Most communities are imposing fees. These are of at least two kinds. Per permit and per vehicle fees, like those imposed by Santa Monica, are being justified as providing needed funding for improvements to bike lanes and other accommodations to the presence of large numbers of e-scooters on city streets and sidewalks, as well as the costs of rule enforcement. Other fees are designed to provide incentives for the rental companies to address problems created by their customers. A fee for failure to move improperly parked scooters within a specified period of their being reported illustrates this type. Charlotte, NC is implementing fees that will be adjusted according to a wider range of measures of customer adherence to local rules.
Specialized Enforcement staff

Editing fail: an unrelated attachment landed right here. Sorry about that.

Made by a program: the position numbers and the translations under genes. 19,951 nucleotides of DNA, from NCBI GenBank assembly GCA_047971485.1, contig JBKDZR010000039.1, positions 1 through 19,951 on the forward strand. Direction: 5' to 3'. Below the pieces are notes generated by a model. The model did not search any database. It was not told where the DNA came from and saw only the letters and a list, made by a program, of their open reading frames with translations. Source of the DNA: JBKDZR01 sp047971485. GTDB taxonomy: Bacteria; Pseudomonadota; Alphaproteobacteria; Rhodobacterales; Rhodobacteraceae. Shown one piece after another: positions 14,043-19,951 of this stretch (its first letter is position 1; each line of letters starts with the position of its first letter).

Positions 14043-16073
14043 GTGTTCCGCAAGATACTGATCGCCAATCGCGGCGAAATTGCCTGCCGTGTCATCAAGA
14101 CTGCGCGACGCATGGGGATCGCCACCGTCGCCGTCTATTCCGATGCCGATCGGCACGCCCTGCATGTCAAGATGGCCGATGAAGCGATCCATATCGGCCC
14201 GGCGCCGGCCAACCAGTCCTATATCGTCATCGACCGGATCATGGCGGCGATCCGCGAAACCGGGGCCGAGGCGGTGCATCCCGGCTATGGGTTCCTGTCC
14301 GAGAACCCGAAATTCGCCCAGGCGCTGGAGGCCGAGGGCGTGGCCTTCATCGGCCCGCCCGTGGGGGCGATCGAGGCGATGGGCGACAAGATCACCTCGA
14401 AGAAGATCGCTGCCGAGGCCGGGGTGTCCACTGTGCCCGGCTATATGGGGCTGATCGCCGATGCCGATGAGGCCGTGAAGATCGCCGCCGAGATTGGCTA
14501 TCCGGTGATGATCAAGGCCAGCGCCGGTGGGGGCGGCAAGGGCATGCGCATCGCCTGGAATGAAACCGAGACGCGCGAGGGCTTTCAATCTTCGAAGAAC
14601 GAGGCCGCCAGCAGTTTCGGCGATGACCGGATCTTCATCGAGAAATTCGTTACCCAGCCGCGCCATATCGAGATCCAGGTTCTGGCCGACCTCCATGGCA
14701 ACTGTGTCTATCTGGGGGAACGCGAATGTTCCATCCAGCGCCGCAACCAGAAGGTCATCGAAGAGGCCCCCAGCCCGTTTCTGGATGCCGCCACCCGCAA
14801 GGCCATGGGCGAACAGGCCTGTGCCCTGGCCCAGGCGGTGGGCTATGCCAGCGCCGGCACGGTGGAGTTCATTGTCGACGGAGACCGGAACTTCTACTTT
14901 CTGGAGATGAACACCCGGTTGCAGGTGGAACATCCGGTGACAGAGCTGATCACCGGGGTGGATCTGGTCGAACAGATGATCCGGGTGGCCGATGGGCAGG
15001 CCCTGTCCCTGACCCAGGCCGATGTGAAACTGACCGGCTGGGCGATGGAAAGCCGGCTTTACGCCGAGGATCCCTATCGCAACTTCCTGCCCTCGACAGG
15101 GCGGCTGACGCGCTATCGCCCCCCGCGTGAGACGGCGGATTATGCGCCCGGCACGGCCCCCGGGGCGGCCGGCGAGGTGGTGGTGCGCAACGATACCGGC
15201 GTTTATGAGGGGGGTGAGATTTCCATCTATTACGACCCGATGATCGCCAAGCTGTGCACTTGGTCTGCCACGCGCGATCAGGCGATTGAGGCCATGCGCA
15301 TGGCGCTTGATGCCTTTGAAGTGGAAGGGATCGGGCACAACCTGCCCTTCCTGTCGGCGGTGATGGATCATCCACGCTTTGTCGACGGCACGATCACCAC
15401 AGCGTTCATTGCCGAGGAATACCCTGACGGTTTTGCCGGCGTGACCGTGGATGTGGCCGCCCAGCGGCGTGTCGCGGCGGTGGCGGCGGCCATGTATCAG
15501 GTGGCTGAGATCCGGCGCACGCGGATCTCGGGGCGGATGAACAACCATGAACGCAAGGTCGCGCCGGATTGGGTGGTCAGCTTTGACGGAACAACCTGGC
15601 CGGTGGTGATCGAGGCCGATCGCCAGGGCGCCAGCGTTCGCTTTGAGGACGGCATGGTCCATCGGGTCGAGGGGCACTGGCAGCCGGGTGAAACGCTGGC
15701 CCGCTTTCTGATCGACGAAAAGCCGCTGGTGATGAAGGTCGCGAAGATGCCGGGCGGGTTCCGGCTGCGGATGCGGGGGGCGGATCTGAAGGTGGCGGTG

With limited traffic and code enforcement personnel, few municipalities have managed to give e-scooter (and e-bike) riding and parking violations sufficient attention. Hoboken, NJ, is using fees collected from a shared scooter operator to hire enforcement officers focused on these new devices. Elizabeth, NJ, has secured two scooters from its shared-system operator for use on scooter-patrol.
Designated parking areas on sidewalks or streets rather than pick-your-own
Numbers of communities, finding that merely adopting a set of rules concerning the sort of places one should park and not park yields frustratingly poor results, are turning to designated parking zones. San Diego is one. In the summer of 2019, it altered the city's shared scooter regulations to require that scooters be parked in one of numerous city-marked "corrals." In most cases these are marked within paved portions of the sidewalk "furnishing zone." Seattle is studying the possibility of establishing such areas in the street (thereby displacing automobile parking spaces).
Impounding improperly parked or operated e-scooters